18 C Use of Financial Intermediaries Financial institutions in the private banking industry typically use financial intermediaries as a source of customer acquisition. Accordingly, these financial institutions have established policies and procedures to guide their dealings with the intermediaries and to reduce the legal and reputational risks that could arise from such collaborations. Establishing Business Relations with Financial Intermediaries 3.50 Prior to establishing a business relationship with a financial intermediary, financial institutions conduct due diligence on the intermediary As part of the due diligence process, financial institutions are expected to satisfy themselves that these intermediaries are licensed and supervised for compliance with AML/CFT requirements that are consistent with FATF standards, and have adequate measures to comply with those requirements. Inadequate due diligence on financial intermediaries could expose financial institutions to legal and reputational risks given the role of the financial intermediaries as a customer source. Poor practices and controls at the intermediaries could lead to financial institutions accepting illegitimate funds Financial institutions should obtain a reasonable understanding of the intermediary, including its ownership structure, business model, target clientele, and reputation in the market. In particular, financial institutions should pay close attention to the AML/CFT measures taken by the intermediary to manage ML/TF risks. This can be done by obtaining and reviewing, for example, the intermediary s AML/CFT policies and procedures and internal audit reports. Such assessments are to be adequately documented As part of the due diligence process, financial institutions should conduct background searches, including name and adverse news screening on all known parties connected to the intermediary, including but not limited to its owners, directors, authorised representatives and signatories. 3 Financial intermediaries refer to those individuals or legal entities that either manage financial assets or advise on financial investments on behalf of customers in a professional capacity and independently of the bank. In the context of the wealth management industry, these intermediaries are commonly referred to as external asset managers but can also include financial consultants, brokers or insurers. MONETARY AUTHORITY OF SINGAPORE 18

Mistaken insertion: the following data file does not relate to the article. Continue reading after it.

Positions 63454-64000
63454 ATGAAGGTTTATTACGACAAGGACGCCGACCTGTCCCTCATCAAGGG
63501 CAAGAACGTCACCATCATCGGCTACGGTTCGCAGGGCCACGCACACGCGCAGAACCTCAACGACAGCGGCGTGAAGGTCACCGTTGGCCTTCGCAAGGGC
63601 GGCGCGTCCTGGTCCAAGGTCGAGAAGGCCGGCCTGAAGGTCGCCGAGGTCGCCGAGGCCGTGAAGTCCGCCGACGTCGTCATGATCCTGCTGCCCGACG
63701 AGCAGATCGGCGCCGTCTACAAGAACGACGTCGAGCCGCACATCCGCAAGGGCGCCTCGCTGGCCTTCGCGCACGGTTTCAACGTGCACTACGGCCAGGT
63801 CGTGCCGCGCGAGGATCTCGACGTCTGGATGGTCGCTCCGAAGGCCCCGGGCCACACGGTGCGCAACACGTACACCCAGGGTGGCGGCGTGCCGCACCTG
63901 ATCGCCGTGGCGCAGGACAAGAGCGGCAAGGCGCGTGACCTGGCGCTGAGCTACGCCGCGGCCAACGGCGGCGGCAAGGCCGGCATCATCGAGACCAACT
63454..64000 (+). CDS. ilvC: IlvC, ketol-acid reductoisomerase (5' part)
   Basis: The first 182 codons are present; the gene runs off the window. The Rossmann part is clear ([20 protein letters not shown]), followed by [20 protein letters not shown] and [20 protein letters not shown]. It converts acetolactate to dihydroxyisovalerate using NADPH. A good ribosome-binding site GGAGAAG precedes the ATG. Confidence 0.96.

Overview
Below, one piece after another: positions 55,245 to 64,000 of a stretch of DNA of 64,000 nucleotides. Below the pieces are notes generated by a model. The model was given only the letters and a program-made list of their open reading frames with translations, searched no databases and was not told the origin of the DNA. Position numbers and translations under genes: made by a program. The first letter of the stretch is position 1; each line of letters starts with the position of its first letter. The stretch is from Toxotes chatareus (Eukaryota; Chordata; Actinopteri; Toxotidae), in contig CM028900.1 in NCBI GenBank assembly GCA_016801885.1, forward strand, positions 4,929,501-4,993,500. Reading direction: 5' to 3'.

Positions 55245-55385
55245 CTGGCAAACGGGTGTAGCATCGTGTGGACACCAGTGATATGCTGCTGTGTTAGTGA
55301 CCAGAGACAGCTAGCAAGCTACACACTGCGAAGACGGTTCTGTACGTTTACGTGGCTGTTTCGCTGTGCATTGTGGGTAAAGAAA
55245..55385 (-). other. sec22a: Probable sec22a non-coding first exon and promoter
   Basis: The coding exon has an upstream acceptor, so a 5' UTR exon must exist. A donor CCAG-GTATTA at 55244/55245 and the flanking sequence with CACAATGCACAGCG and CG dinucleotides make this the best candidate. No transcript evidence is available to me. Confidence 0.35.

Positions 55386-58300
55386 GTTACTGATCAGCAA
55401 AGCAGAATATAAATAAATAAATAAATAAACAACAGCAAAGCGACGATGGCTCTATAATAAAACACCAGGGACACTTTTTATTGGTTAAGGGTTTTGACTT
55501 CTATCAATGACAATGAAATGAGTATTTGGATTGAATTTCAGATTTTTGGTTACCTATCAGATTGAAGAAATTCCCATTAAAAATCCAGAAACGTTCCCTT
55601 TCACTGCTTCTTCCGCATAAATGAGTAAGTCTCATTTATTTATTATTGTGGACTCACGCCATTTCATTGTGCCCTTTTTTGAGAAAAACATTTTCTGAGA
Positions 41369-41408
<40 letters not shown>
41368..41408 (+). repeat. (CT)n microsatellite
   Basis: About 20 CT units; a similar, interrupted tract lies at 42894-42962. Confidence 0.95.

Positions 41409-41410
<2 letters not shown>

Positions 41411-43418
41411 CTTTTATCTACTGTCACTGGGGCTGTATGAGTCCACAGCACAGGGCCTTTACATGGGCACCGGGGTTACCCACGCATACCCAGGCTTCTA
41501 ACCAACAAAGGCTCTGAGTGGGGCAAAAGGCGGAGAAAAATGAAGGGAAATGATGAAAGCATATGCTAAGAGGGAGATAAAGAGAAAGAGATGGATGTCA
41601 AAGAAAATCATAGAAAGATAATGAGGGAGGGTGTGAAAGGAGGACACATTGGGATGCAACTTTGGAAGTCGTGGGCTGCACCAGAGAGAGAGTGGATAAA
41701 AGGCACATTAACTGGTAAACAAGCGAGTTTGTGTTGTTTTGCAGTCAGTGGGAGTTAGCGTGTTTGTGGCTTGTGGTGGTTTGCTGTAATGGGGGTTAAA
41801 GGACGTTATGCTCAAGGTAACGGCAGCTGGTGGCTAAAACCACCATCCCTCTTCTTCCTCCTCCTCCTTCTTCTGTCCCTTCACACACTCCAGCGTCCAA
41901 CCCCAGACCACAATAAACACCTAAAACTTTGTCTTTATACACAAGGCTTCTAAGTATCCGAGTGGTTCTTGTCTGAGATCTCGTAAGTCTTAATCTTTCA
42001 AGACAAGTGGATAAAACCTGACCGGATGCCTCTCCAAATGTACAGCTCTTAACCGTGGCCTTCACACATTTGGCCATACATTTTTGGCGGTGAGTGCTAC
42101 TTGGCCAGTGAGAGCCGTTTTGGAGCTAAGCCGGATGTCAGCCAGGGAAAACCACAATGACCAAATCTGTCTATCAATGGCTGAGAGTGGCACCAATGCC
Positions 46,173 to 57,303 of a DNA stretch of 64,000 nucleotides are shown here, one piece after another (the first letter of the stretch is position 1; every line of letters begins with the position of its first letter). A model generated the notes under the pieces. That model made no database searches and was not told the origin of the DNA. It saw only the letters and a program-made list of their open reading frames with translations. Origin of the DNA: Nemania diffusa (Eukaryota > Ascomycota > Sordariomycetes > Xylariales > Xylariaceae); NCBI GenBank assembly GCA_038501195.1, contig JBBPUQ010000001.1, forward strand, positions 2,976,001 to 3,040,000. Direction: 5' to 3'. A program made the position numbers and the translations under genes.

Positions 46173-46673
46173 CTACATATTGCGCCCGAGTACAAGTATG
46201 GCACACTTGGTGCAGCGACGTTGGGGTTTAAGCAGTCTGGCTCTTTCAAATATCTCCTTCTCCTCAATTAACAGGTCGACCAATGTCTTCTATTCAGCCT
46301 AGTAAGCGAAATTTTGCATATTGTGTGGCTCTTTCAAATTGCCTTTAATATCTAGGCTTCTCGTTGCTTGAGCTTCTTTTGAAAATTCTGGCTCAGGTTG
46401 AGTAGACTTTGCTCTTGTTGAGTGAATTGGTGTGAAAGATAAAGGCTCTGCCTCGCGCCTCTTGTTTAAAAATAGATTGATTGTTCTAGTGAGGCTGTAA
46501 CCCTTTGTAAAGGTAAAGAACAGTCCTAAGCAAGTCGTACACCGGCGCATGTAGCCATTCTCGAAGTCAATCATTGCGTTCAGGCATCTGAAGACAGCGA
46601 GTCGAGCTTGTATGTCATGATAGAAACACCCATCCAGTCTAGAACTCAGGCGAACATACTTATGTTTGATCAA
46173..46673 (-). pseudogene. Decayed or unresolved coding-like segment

19 3.54 To ensure independence in the approval of new financial intermediary relationships, the compliance function should be involved. Sound Practices Certain financial institutions have set up dedicated teams to liaise with the intermediaries to ensure consistent treatment (e.g. in terms of due diligence standards and fee structures) across all financial intermediaries that they collaborate with. Attention Areas (a) Business relationships with intermediaries should not be established before the necessary account opening, constitutional and identification documents are obtained. This includes ensuring that documents evidencing the regulatory status of the intermediary are up-to-date. (b) Financial institutions should not delegate the performance of CDD measures to a financial intermediary before having assessed the intermediary s compliance with FATF s AML/CFT standards While financial institutions can rely on a financial intermediary to perform CDD measures on their prospective customers, institutions should ensure that the intermediary s standard of CDD meets the institutions and regulatory requirements. In addition, financial institutions should not rely on an intermediary to conduct ongoing monitoring of their customers. Periodic Review of Relationships with Financial Intermediaries 3.56 Periodic reviews of business relationships with financial intermediaries are necessary to ensure that the assessment of the intermediaries at onboarding remains relevant throughout the tenure of the relationship. All relevant factors should be independently assessed. A risk-based approach taking into account the size, customer profile and reputation of the intermediary can be adopted As part of the periodic review, financial institutions are to ensure that all pertinent information gathered during the initial due diligence process is kept up-todate. At a minimum, financial institutions should obtain updated copies of the intermediary s license/regulatory status Periodic background checks, including name and adverse news screening on all known parties associated with the intermediary should also be conducted. MONETARY AUTHORITY OF SINGAPORE 19
20 Sound Practices In reviewing the business relationships with their intermediaries, some financial institutions take into account the profiles of customers introduced by the intermediary (e.g. proportion that is classified as higher-risk, and number of STRs filed on the intermediary s customers by the institutions), the results of the institutions account reviews of the intermediary s customers, and quality of the intermediary s CDD measures. Attention Areas (a) Financial institutions should not simply rely on head office s information on the financial intermediary (e.g. any adverse news or lack of on the intermediary) to satisfy themselves of the appropriateness of continuing with the business relationship without performing their own independent review. Financial institutions should have structured processes in place to independently monitor and review business relationships with financial intermediaries. (b) When reviewing CDD delegation arrangements, the assessment should be sufficiently comprehensive and include the standard of CDD performed by the intermediary. (c) Business relationships with financial intermediaries should not be reviewed and approved solely by the front office. An independent function should be involved in the review and approval process The decision to continue or terminate business relations with an intermediary should be supported by proper assessments and endorsed by management. Such assessments and decisions should be adequately documented. The compliance function s involvement in the review process is important for addressing potential conflicts of interest and ensuring that existing business relationships with the intermediaries do not compromise the financial institution s ability to manage ML/TF risks. MONETARY AUTHORITY OF SINGAPORE 20